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Realty loyalty programs with Nicole Leinbach Reyhle | CNA Insurance

How to Build Customer Loyalty in a Digital World

While some retailers may believe that attracting new customers will help merchants gain long-term success, it's really the retention of loyal customers that is the key to a healthy, long-term business for most retail companies. Fortunately, it's also faster and more affordable strategy to retain customers than to constantly chase new ones.

In fact, simply offering a retail loyalty program can often separate your company from a competitor. The 2017 Deloitte Consumer Review explains that "while participation rates to loyalty schemes are relatively high, the reward offered is not seen as differentiating for the brand." This helps reinforce that the idea of a loyalty program is often as beneficial as actually accepting and reacting to the loyalty program rewards.

But in an evolving retail landscape, how do loyalty programs work for customers who are accessing your retail business via multiple channels? There's a growing misconception among retailers that customers gravitating toward omnichannel shopping don't value feedback and interpersonal interaction when shopping. Actually, this couldn't be further from the truth. Consumers who use multiple channels throughout their buying process are highly social and use these technologies to share ideas and product reviews with one another. Modern customers respond to personal connections — seeking peer advice and reinforcement throughout every phase of their buying journey.

To drive customer loyalty, retailers need to facilitate customer conversations by becoming a part of their social shopping experience. What are you doing to create a lasting dialogue with your existing customers? The following three strategies can help lend a human touch across various customer channels:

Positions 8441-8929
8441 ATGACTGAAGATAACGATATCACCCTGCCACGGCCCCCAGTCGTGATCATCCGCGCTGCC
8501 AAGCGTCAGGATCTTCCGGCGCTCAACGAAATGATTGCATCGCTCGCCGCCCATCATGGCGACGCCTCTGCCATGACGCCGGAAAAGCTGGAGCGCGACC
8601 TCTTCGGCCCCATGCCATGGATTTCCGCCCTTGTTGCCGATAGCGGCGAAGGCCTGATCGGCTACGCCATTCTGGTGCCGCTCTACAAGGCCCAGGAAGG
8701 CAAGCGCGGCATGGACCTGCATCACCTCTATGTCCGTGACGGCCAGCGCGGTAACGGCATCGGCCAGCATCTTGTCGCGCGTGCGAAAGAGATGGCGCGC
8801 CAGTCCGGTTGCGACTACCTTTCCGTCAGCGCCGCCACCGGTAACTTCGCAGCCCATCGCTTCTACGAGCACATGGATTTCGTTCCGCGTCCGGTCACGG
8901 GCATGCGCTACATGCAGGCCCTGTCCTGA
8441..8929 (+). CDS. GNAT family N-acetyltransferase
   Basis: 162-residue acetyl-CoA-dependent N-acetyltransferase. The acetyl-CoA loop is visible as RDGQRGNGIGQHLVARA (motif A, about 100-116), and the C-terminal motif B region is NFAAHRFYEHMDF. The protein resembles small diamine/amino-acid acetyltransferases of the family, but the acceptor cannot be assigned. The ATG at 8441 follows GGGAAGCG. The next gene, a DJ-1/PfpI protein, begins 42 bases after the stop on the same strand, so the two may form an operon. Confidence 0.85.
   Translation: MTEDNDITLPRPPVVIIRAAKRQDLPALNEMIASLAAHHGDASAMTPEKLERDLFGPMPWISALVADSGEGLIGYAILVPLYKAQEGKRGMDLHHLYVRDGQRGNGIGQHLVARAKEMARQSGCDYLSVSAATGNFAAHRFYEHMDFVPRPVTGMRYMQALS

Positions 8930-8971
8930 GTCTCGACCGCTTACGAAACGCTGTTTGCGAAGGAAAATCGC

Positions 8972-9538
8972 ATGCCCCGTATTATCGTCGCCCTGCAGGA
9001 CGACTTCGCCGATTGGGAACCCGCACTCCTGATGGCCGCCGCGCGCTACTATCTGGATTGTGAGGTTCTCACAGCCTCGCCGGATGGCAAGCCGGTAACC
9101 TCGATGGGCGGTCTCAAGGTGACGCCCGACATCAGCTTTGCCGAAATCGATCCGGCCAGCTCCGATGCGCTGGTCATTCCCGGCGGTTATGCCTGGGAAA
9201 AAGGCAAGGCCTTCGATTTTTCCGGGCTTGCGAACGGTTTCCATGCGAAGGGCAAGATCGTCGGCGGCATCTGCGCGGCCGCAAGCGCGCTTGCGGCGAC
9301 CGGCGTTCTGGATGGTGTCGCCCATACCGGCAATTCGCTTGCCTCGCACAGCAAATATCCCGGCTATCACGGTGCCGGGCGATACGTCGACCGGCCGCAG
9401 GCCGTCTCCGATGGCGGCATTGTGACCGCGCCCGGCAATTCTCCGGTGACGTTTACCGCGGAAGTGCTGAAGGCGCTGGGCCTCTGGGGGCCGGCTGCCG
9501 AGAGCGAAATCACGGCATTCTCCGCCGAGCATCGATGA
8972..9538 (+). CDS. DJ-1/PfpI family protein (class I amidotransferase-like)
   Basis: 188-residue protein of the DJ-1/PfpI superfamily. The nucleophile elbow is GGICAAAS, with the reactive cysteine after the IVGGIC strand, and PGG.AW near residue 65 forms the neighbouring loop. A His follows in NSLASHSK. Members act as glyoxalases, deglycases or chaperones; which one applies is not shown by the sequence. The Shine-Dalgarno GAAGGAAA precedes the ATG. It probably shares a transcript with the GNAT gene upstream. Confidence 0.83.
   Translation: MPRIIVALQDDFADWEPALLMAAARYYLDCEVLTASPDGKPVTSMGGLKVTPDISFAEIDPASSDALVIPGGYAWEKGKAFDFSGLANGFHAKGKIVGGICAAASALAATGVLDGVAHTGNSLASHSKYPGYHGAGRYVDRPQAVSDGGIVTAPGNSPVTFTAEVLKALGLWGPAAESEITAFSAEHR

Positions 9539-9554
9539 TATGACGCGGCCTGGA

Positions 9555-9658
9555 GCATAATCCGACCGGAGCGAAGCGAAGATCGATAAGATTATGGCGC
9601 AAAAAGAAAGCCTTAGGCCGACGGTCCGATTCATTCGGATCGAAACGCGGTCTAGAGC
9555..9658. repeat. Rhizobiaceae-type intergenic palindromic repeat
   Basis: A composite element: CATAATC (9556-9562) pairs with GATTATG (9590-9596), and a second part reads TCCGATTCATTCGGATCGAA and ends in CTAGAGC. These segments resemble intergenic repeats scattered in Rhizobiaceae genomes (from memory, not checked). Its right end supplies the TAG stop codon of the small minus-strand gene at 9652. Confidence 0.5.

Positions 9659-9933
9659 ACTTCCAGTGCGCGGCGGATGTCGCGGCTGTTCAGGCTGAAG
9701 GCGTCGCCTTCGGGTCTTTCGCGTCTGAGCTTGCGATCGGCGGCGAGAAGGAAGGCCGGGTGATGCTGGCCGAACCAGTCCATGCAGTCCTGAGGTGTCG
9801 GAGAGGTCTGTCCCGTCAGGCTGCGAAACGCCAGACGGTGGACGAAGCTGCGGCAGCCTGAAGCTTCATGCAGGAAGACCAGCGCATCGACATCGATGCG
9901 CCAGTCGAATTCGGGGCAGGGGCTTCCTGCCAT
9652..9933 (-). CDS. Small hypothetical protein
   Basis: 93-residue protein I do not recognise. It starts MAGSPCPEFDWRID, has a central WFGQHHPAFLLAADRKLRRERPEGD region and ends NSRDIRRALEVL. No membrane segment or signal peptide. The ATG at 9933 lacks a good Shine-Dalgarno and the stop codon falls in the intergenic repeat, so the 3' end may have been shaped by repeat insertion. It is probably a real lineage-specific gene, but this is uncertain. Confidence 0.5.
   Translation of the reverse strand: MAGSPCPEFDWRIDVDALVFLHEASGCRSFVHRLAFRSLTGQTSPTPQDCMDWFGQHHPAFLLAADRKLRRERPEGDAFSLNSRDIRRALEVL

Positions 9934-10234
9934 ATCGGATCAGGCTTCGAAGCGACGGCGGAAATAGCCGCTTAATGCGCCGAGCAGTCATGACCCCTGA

Strategy #1 — The Store Visit: Win Them Over With Strong Customer Service
Customer loyalty can be gauged by how customers talk to one another about your brand, as well as the frequency with which they visit your company's social media pages and website. General consumer attitudes might be a bit harder to measure than profitability, but it is much easier to influence when you strive to build a relationship with every single customer who steps onto your sales floor.

Engage customers on a personal level by implementing a strong customer service program. Identify core customer service standards you expect every team associate to meet. You may ask that they do a follow-up phone call, handwritten thank you note or email to customers after purchases made in your store. Not only will this increase productivity among your associates, but it also aims to keep customers coming back to your store to see their favorite employees again and again.

Train your employees to understand the value of customer retention and what your store specifically is offering to increase customer loyalty. Make sure all associates are armed with a few reasons why customers can benefit from signing up for your various loyalty programs so they can clearly and easily explain the value of this to customers. Encourage employees to add each customer they come in contact with to your Customer Relationship Management (CRM) database. Also identify at what point of the customer check-out scenario this should take place.

Strategy #2 — Keep in Touch With Customers Through Regular Text Message Marketing